OVERKILL’s The Walking Dead uses bugs to tell its story
What story? Here are all the bugs that you need.
The Walking Dead is a transmedia franchise on multiple supports: comics, TV series and video games. It is loved by numerous fans for two main reasons: 1) Zombies 2) Story. Indeed, this post-apocalyptic world is ripe for dozens of survival tales as civilization has collapsed and many are tempted to follow the path of barbarism, while others struggle to find peace. At its best, The Walking Dead shines on the darkness within our hearts while cherishing the rays of light that pierce through.
OVERKILL’s The Walking Dead follows in the footsteps of OVERKILL’s PAYDAY 2. Just like the robbers sometimes tried to complete missions without alerting the cops, in The Walking Dead our survivors also try not to alert the Walkers, Zombies famously attracted to sound. But let’s face it, OVERKILL‘s games are about shooting and mowing down hordes of enemies with rifles, shotguns, and DLCs. The focus of their take on The Walking Dead is “killing the Zombies” rather than “living in the Zombie apocalypse”, meaning that there is no space to breathe life into a story.
Game designer Levek Trindom explained that during focus group test sessions, fans of the other The Walking Dead media expressed their disappointment, pushing OVERKILL into a corner.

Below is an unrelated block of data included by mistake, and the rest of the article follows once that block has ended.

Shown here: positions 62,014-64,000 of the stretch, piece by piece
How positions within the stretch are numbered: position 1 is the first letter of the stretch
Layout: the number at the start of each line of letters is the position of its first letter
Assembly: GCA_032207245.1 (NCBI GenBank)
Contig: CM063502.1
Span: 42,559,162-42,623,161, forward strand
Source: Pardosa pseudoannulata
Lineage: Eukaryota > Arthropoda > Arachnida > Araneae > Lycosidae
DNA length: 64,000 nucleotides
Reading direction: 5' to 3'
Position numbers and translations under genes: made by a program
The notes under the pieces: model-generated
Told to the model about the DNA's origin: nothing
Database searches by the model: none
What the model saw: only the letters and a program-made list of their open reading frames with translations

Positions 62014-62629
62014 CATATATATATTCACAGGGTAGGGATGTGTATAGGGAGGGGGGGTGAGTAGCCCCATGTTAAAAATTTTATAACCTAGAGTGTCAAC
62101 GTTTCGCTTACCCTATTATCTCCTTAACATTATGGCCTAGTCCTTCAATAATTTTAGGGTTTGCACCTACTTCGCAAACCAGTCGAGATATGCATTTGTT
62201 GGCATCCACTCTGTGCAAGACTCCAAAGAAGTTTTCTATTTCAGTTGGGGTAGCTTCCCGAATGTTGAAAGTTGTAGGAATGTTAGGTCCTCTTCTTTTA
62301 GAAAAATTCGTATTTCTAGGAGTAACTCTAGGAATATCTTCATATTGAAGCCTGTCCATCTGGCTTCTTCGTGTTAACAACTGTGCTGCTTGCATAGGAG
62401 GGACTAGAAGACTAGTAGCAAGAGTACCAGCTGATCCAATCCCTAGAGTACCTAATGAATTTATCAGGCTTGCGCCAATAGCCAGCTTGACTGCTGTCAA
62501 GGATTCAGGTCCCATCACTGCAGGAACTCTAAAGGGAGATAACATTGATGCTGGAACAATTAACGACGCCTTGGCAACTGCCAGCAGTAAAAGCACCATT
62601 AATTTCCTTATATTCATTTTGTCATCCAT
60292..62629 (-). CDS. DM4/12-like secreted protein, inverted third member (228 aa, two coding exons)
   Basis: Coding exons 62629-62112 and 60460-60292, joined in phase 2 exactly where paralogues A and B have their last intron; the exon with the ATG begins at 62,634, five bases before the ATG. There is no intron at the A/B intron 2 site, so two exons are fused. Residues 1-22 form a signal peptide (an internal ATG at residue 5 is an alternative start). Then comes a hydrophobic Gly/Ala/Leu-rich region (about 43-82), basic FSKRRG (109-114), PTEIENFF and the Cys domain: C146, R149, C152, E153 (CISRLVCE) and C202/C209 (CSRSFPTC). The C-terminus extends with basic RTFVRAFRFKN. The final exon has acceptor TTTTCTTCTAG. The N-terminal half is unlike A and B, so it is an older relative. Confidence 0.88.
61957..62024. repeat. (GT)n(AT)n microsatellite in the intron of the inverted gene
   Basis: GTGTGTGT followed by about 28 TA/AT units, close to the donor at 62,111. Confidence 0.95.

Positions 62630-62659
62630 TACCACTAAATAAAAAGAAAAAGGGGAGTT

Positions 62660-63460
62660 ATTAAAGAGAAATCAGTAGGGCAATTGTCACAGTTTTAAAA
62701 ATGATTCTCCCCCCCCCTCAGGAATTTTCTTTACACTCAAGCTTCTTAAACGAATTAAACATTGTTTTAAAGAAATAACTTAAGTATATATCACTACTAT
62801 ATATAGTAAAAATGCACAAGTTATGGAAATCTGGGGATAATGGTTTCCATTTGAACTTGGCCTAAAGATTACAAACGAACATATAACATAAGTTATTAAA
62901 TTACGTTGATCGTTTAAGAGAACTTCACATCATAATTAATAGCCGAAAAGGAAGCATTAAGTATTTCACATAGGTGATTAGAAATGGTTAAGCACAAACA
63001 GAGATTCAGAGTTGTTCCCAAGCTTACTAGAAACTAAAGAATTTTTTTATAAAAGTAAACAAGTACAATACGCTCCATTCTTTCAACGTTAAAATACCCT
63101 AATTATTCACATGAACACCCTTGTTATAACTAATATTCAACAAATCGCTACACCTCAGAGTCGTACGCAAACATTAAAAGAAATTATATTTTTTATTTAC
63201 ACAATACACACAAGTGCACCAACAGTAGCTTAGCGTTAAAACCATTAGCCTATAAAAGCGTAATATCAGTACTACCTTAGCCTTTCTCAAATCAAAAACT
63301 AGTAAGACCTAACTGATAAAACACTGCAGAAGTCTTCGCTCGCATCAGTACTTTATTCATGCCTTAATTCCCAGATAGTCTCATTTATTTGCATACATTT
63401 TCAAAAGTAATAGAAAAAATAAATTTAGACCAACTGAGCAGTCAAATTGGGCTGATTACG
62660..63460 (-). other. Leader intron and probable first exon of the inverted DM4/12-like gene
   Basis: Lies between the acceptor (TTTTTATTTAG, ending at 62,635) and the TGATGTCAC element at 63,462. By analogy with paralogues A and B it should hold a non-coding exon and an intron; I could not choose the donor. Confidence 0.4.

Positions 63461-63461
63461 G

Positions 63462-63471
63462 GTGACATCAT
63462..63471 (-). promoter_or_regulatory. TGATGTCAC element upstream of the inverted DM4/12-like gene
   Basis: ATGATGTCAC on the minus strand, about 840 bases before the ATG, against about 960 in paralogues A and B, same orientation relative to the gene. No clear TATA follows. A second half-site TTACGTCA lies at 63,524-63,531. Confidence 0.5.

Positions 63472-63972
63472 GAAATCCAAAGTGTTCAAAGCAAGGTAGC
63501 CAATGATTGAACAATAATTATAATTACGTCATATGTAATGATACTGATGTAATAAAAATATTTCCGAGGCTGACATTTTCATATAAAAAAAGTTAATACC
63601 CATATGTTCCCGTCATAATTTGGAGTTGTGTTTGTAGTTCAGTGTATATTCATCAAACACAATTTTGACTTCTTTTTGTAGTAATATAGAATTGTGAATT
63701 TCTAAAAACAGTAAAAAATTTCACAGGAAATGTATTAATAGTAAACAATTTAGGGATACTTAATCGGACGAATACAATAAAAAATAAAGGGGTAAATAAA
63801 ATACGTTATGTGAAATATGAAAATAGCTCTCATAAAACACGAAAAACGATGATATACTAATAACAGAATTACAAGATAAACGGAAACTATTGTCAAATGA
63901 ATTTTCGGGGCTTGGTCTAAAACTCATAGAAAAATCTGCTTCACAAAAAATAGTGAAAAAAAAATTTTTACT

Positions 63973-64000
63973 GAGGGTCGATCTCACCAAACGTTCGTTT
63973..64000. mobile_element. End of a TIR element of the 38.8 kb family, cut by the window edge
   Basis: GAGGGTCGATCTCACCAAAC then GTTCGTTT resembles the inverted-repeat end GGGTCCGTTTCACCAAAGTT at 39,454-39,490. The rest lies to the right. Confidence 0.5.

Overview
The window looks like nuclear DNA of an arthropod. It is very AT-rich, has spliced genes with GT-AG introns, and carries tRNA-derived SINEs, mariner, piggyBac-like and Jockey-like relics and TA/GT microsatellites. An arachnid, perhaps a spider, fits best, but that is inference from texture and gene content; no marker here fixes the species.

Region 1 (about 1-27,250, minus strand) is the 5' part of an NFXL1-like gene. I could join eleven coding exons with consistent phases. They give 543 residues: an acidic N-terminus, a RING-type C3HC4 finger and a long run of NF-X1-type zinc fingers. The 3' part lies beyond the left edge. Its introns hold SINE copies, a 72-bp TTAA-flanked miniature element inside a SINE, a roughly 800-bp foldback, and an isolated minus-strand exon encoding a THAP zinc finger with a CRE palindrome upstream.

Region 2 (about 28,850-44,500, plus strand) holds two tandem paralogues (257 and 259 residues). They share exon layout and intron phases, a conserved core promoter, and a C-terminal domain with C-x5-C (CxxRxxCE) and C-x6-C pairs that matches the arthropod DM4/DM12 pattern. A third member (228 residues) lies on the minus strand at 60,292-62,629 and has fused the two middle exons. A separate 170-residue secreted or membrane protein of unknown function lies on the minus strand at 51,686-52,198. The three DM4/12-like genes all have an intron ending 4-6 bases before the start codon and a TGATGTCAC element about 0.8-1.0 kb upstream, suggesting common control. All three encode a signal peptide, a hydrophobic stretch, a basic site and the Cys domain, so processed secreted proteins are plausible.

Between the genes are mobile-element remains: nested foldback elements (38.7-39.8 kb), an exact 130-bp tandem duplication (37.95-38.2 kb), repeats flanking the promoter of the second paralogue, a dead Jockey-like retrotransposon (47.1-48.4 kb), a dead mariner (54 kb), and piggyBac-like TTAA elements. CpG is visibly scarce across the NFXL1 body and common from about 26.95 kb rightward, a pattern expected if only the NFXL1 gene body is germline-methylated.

Many testers had the same question: “Why can’t we talk to the Zombies?”
The team quickly tried to put something together, like an intermission hub with a camp to grow and defend, but it did not feel like they were achieving results. Until one day, when he was in the middle of a QA meeting focused on ironing out the last bugs of the game. The QA team had a lot of fun telling the tale one of the players vanishing from the starting area, never to be seen again. Suddenly, Levek Trindom had his most brilliant idea.
What if we shifted the discussion away from the story issues into something else entirely? Here we are, laughing about the bugs. What we need are more bugs to improve the player experience!
The last thing you know, the OVERKILL team was busy adding new bugs and glitches into the game. Clipping errors, buttons not working in menus, random loading times and so on. They worked overtime to add all these new features right on time for the release, and they can now rest proudly as it was an undeniable success; the discussion has shifted from the lack of story to the abundance of bugs. Well done! All it took was the disappearance of one person.
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